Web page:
Targeted forcing improves quality, nutritional and health value of sweet cherry fruit

Overbeck, Verena GND; Schmitz, Michaela; Blanke, Michael

BACKGROUND Trade and consumers alike require premium-quality cherries with high nutritional and health values preferably of local origin. While early fruit imports cannot supply such fruit, a new technology of forcing cherry emerged for an early local supply by covering the crop in spring. In the apparent scarcity of data on the resulting fruit quality, fruit characteristics of forced cherries were compared with those without cover. RESULTS Size and weight of forced cherry fruit were successfully increased by 6–14%. The less negative osmotic potential of the forced fruit (−3 to −2 MPa Ψπ) indicates less water stress under spring cover compared with field-grown fruit (−4 MPa Ψπ), as confirmed by the larger fruit size and weight. Greater antioxidative potentials in the lipophilic and hydrophilic extracts (control min. 185 mE vs max. 365 mE under cover) of forced fruit of two cultivars showed their healthier attribute in terms of bioactive compounds, supported also by an average 14% increase in phenolics, as a response to the modified environmental conditions, which has not been investigated before. CONCLUSION The new technology of covering cherry trees in spring to force flowering and enhance ripening can improve the synthesis of bioactive compounds and provide the consumer with early high-quality fruit. © 2017 Society of Chemical Industry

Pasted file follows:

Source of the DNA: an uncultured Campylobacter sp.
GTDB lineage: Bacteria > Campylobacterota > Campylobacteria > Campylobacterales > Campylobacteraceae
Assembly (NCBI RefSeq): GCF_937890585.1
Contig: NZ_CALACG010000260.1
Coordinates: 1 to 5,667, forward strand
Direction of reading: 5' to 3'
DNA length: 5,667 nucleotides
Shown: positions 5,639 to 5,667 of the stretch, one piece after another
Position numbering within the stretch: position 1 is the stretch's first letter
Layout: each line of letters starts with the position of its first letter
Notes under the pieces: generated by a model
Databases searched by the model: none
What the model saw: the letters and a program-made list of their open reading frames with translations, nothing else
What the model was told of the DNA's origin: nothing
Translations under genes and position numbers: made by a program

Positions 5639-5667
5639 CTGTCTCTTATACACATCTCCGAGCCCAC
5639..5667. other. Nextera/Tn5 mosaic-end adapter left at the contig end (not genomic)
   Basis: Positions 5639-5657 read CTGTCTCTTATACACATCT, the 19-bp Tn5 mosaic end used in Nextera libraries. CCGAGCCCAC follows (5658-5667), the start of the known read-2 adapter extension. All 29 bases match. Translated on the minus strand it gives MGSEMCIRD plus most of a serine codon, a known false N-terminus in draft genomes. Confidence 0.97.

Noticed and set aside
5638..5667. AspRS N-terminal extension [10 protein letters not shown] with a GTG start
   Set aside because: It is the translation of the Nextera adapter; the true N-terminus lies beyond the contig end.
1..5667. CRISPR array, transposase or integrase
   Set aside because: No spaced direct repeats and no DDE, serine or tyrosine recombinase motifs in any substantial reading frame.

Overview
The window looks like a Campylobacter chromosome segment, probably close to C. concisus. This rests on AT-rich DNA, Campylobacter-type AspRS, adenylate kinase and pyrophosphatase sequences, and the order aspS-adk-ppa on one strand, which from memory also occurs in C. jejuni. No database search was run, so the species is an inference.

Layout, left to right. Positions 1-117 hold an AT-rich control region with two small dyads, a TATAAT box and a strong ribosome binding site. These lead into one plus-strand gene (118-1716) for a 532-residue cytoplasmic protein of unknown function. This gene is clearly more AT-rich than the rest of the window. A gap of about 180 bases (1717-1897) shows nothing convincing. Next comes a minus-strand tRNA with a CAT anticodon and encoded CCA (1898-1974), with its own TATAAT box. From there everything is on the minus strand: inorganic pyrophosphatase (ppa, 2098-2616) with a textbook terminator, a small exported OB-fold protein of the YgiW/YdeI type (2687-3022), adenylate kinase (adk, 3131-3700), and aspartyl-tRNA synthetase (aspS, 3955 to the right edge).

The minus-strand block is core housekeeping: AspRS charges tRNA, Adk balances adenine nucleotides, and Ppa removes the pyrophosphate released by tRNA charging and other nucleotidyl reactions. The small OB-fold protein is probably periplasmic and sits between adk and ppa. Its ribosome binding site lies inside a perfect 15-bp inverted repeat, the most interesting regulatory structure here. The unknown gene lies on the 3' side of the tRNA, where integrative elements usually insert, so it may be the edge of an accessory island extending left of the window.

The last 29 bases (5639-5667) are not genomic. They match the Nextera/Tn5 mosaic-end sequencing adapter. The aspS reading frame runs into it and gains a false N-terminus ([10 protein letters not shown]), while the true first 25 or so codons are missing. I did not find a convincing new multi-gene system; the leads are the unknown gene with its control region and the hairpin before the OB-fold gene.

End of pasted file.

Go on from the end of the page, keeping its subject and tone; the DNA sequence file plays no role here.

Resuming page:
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Overbeck, Verena / Schmitz, Michaela / Blanke, Michael: Targeted forcing improves quality, nutritional and health value of sweet cherry fruit. 2017.

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